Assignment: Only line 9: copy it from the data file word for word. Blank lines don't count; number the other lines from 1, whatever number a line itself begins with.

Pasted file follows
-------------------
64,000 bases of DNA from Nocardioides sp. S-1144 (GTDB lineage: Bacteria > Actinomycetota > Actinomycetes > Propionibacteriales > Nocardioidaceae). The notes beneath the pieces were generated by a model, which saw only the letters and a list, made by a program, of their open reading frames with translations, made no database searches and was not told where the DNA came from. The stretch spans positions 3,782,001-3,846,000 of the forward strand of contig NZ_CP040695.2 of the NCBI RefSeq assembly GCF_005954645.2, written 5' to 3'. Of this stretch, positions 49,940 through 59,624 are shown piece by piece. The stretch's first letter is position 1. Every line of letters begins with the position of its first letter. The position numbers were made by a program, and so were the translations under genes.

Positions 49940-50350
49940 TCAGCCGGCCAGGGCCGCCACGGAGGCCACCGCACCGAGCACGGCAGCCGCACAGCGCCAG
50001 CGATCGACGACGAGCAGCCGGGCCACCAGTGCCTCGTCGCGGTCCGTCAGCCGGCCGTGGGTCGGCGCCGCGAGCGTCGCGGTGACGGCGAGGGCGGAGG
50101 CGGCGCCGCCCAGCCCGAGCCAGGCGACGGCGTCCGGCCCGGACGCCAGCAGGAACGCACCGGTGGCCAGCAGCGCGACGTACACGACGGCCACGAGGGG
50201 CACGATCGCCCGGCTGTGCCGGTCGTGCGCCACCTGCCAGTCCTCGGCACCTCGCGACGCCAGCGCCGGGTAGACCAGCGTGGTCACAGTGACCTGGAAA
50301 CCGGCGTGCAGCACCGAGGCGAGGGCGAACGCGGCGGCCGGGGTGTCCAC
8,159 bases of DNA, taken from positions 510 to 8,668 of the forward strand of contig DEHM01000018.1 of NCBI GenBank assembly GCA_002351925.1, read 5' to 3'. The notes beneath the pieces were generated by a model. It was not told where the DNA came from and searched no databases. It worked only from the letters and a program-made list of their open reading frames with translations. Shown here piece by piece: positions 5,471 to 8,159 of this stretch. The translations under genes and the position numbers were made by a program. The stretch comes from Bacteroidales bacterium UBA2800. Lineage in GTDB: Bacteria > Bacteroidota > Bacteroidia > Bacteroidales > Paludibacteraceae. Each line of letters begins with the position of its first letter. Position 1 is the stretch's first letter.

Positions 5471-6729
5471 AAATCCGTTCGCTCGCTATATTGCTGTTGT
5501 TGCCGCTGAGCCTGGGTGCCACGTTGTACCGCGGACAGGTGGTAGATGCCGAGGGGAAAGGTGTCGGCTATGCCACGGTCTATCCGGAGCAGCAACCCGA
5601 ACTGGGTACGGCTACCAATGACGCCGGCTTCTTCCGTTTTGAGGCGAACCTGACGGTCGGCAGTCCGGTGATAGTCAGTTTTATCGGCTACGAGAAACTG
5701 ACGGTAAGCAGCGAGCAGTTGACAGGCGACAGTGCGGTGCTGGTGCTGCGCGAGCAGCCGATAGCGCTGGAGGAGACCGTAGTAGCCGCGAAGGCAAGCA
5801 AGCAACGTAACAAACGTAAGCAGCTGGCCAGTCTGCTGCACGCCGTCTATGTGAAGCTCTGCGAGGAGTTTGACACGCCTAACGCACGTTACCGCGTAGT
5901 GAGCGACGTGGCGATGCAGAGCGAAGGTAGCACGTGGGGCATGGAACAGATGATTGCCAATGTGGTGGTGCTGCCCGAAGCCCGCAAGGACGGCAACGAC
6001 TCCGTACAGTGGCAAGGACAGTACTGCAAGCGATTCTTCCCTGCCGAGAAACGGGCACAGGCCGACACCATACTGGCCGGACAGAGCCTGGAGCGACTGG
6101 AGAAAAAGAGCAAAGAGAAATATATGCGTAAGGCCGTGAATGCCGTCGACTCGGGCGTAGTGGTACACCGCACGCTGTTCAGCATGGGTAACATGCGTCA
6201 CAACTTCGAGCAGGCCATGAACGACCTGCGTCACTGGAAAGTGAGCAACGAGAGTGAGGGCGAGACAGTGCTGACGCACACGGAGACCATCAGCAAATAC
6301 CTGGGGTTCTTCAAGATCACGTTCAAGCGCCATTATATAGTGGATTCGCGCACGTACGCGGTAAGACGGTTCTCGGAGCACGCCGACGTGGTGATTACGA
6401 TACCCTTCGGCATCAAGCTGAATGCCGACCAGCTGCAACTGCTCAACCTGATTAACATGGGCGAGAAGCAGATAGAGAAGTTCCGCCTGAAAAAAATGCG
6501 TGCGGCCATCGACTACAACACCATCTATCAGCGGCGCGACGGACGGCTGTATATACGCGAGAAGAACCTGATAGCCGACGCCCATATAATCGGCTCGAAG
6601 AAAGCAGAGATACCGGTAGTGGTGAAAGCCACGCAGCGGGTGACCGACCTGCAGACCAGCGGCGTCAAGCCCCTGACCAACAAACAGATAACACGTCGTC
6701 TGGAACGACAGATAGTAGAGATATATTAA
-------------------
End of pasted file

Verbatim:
Positions 5471-6729